Now, I'm not sure how Oprah knows about how much 'living' Gracie did (or about whether, maybe, she'd have preferred to go on living that pampered, raucous lifestyle for a good long time). But, OK, it was her dog, not mine, so perhaps I should not judge.

But...is it just me, or is there something not entirely nice about a dog owner kneeling over their beloved pet just after it has gone through its death throes, and, in effect, posing the following question: 'What's in it for me?'

Because, it seems to me, that is what Oprah did. And that is, in the end, the basis of the lesson she draws.
Her life was a gift to me. Her death, a greater one.

Ten days before she died, I was getting a yearly physical, and to lower my blood pressure I'd think of Gracie's smiling face.

Just days before the "freak accident," the head of my company came into my office to have a serious talk about "taking some things off your schedule—you're doing too much." Maya Angelou called me to say the same thing. "You're doing too much. Don't make me come to Chicago," she chided. "I want you to slow down."

I'd broken a cardinal rule: The whole month of May I'd had no day off, dashing from one event to the next. But though I appreciated everyone's concern, I still had to finish the season. Wrap up the year's shows. Have foundation meetings. Meet with auditors. Review plans for a new building, and on and on. So many people on my list. I literally forgot to put myself on the list for a follow-up checkup.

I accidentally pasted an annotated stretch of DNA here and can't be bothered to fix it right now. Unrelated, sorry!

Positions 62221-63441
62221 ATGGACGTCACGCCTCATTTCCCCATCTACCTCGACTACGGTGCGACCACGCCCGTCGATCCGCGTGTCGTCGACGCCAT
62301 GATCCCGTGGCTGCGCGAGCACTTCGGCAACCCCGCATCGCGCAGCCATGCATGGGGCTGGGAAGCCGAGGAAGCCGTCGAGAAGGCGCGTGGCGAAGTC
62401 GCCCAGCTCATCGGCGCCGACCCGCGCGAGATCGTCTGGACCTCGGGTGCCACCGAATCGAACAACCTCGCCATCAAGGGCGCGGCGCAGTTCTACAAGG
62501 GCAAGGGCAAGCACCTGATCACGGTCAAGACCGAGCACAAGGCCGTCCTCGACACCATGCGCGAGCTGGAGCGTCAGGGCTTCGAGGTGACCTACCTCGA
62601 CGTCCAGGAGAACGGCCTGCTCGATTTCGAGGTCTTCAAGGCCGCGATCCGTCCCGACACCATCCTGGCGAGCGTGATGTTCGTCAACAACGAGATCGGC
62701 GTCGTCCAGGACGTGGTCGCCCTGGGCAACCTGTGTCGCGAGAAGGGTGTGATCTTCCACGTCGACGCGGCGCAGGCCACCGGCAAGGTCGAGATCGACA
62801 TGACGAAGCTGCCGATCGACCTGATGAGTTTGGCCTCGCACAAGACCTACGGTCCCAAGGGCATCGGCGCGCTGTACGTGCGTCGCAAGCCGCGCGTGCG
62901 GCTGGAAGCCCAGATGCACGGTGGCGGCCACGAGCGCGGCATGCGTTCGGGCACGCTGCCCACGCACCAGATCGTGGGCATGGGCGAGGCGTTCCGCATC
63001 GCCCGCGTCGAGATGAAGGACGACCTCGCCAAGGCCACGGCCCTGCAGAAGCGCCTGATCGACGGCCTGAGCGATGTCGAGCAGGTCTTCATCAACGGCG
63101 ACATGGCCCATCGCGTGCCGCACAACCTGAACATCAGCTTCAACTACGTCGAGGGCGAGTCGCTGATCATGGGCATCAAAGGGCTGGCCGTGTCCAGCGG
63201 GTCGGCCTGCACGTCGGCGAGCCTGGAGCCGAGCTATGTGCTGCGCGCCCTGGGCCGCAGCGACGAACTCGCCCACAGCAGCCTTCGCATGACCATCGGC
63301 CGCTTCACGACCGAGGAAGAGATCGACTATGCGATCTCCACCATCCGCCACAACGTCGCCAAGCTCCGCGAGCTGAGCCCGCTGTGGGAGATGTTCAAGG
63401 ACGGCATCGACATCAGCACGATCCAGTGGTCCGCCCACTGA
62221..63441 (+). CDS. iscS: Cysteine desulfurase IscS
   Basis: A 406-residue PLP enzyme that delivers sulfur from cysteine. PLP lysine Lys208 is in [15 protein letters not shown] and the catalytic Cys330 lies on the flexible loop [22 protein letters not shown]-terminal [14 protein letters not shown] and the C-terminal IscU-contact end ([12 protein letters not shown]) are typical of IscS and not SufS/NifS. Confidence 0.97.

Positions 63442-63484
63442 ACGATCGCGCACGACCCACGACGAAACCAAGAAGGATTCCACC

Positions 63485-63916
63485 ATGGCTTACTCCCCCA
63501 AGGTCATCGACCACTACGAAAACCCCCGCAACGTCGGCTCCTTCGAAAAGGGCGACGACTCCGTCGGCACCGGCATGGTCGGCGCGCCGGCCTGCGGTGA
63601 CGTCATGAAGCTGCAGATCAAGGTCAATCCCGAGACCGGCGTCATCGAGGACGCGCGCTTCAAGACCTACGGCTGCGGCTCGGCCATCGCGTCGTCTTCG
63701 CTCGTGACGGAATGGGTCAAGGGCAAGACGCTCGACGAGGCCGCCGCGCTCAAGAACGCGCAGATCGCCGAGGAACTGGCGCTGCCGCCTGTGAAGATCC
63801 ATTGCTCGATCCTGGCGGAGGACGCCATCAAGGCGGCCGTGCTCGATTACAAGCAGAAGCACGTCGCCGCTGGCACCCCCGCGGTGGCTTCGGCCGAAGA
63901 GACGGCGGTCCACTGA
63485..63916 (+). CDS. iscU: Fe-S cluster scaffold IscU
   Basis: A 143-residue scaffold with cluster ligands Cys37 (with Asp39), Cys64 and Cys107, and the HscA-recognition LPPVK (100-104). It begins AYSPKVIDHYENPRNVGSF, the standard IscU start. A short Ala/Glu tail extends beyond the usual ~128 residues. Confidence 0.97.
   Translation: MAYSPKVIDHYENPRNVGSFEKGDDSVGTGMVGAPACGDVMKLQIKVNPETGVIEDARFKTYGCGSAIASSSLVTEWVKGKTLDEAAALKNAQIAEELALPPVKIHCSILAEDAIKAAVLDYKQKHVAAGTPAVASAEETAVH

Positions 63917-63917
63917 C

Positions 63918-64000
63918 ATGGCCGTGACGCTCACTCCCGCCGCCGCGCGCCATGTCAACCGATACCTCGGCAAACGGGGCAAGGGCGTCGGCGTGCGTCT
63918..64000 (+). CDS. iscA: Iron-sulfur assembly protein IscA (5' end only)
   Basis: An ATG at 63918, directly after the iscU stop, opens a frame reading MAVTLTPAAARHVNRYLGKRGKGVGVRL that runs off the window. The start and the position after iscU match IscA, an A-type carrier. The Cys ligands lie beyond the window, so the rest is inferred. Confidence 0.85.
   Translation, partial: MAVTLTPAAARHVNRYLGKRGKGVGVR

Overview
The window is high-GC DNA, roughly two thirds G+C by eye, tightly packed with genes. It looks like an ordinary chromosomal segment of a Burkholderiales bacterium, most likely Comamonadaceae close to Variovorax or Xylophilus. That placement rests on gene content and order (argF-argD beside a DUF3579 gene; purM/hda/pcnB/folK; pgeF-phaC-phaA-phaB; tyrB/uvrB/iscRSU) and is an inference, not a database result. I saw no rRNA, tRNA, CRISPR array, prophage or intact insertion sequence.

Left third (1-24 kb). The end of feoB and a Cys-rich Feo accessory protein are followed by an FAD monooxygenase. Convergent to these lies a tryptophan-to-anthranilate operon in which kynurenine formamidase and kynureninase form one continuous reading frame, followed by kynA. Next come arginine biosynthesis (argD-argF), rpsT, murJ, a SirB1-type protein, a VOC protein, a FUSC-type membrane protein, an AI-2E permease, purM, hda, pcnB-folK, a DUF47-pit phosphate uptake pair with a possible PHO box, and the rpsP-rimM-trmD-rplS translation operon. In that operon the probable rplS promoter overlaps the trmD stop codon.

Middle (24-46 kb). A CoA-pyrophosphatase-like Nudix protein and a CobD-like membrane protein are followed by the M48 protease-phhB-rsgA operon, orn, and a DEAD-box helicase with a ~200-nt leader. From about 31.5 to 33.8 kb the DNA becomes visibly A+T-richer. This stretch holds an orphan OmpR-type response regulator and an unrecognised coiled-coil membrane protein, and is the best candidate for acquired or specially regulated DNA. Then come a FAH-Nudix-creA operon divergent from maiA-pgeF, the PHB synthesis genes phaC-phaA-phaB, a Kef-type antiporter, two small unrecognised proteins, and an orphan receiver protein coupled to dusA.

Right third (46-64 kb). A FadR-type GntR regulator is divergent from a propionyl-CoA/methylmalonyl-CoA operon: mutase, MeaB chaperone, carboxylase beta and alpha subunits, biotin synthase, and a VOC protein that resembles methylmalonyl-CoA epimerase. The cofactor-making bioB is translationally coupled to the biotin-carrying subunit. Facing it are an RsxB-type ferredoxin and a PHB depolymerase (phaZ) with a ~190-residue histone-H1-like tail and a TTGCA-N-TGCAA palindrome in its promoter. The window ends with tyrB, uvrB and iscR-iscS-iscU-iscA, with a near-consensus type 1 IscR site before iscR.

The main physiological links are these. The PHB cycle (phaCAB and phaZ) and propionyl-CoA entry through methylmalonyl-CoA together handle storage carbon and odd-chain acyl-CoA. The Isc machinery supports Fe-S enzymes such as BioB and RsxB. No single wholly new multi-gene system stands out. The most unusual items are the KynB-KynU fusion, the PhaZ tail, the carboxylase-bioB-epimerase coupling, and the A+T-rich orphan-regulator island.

When the doctor's office called, I confessed. I hadn't heeded what I know for sure. I said, "Doctor, I'm sorry. I had so many meetings with different people, I forgot to put myself on the list."

The next day, Gracie died.

Slow down, you're moving too fast. I got the message.

Thank you for being my saving Gracie. I now know for sure angels come in all forms.

Does this story not suggest a deeply self-centred personality, the sort summed up in the line, 'Her life was a gift to me. Her death, a greater one.'?

Even worse: this is solipsism of the most tenacious and unpleasant variety being sold under the cover of sweet sentimentality.

And this, I think, is one of the keys to Oprah's success.

It's OK, she says, go ahead, see yourself as the centre of the universe. Everything that happens to you happens for a reason. And, to quote a well-known book, it is good. And it is something she 'knows for sure'. No evidence, mind you. She just knows.

Of course.

But who gave this 'gift'? Is Oprah saying the dog sacrificed herself for her owner?

If not, it never seems to occur to her that she is therefore suggesting that whatever force she thinks is guiding the universe thought it was OK to choke a dog to death to give her the simple message that she needs to chill out a bit.

Because, it would seem to me, that is what she is saying happened.

And that strikes me a very nasty world view indeed.

Sadly, it is not one held only by a dimwitted talk show host.

1 comment:

Anonymous said...

It's the Animaniacs _Wheel of Morality_ approach to existence, isn't it?


Chris W